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108. The Content of the New Law

1. One who lives by the New Law of grace must show a lifeof worthy deeds. Hence the New Law legislates for external acts aswell as for internal acts and virtues. Grace is imparted by certainexternal and sensible signs, and grace in the soul shows forth insuitable external conduct.

2. The external signs and producers of grace are the sevensacraments: baptism, confirmation, penance, Holy Eucharist, extremeunction, order, matrimony. The sacraments are, in their order,necessary and sufficient for the sanctifying and saving of men. Theproper use of grace gained by the sacraments is indicated in theeternal moral precepts.

3. The New Law directs man's interior acts byprohibiting evil thoughts and desires, and by directing man'sintention towards his external good; it forbids rash judgments; itteaches prayer and watchfulness.

4. The New Law also proposes the counsels bywhich a man may the more speedily attain perfection. These are thecounsels of poverty, chastity, obedience. By following thecounsels, man surrenders lawful but distracting things, and iswholly concerned with the things of God and his eternal salvation.The counsels enable a man to counteract, powerfully and directly,the evil influences found in the world: poverty counteracts theconcupiscence of the eyes, chastity counteracts the concupiscenceof the flesh, obedience counteracts the pride of life.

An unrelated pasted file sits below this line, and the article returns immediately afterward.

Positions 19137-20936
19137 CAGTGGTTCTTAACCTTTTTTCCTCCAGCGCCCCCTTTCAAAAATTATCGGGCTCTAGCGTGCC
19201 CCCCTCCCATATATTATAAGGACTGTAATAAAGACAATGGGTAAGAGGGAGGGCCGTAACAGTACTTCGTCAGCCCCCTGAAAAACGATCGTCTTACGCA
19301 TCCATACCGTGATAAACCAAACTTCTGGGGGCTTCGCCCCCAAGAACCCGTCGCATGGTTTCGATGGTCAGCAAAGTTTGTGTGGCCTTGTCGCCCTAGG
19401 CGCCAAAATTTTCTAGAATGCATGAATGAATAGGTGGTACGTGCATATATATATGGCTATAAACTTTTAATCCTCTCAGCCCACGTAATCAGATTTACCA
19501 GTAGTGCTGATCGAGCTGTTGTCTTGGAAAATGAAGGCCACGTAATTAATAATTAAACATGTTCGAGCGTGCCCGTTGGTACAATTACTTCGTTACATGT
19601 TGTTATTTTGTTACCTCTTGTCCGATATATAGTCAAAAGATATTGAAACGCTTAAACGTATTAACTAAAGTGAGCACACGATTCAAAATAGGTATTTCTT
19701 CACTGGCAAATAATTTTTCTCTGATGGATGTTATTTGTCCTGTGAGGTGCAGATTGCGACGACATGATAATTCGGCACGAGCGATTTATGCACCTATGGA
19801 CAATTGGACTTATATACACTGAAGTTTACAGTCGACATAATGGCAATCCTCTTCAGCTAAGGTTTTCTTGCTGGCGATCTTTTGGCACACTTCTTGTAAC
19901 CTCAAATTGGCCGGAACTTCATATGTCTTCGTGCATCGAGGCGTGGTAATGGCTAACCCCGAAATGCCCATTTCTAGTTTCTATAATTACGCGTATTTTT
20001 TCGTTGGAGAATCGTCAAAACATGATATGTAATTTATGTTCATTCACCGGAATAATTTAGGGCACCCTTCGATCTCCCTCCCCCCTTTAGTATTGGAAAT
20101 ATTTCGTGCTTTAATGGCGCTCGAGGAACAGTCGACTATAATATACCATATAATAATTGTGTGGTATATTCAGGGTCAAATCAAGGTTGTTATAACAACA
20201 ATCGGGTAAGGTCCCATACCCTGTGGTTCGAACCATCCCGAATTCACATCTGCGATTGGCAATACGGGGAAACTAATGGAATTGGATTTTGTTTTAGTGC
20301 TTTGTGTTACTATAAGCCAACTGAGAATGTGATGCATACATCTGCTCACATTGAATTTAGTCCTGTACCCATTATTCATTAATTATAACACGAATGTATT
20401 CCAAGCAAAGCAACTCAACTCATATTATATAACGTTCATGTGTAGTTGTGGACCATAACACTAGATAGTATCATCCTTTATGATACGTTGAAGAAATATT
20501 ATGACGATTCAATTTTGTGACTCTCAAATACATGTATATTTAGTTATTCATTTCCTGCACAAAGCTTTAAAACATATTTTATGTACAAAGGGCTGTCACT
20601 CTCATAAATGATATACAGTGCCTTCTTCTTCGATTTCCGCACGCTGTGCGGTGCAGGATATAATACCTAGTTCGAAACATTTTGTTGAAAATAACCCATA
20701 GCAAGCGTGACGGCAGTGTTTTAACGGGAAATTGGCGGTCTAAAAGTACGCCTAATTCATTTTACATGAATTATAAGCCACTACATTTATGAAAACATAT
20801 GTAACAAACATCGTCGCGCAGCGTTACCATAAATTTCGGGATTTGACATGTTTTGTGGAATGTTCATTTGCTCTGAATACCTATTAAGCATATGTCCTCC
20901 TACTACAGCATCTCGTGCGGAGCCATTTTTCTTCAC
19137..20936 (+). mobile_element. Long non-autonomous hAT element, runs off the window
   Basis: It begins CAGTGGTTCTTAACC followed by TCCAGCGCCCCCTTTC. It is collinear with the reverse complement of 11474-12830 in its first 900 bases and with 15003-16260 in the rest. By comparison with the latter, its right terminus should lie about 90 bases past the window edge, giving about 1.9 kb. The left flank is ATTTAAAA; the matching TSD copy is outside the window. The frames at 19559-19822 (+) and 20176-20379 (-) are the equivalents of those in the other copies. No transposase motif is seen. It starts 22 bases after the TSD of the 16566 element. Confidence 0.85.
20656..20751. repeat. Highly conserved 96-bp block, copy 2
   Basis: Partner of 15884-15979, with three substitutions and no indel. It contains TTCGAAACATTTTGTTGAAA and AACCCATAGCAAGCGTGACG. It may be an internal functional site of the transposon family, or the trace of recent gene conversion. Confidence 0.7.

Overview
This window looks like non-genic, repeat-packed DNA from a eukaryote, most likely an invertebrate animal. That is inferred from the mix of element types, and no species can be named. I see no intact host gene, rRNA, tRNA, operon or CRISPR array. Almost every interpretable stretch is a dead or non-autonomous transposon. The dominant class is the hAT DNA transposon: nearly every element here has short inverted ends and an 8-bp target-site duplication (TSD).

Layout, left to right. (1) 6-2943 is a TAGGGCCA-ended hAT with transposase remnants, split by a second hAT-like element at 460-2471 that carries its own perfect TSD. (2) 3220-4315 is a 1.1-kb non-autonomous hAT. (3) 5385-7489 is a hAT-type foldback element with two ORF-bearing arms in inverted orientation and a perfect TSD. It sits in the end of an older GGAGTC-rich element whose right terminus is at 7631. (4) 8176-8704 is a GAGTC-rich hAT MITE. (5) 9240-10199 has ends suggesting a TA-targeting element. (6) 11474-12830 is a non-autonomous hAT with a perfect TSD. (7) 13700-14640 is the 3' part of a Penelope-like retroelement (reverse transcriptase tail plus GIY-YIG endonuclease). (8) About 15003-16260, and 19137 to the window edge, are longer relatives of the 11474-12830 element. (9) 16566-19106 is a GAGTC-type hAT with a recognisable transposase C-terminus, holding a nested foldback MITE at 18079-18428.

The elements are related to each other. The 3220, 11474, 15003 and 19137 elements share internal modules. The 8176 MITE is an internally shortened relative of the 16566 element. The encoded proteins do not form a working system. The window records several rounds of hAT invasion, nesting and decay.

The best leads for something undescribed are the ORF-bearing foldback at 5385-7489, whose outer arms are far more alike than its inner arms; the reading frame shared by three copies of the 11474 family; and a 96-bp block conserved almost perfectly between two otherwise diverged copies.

"The essence of perfection is to embrace the will of God in all things, prosperous or adverse. In prosperity, even sinners find it easy to unite themselves to the divine will; but it takes saints to unite themselves to God's will when things go wrong and are painful to self-love. Our conduct in such instances is the measure of our love of God."
St Alphonsus de Liguori

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"God speaks to us without ceasing by his good inspirations."
The Cure D'Ars

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"To think of oneself as nothing, and always to think well and highly of others is the best and most perfect wisdom. Wherefore, if you see another sin openly or commit a serious crime, do not consider yourself better, for you do not know how long you can remain in good estate. All men are frail, but you must admit that none is more frail than yourself. "
Thomas á Kempis

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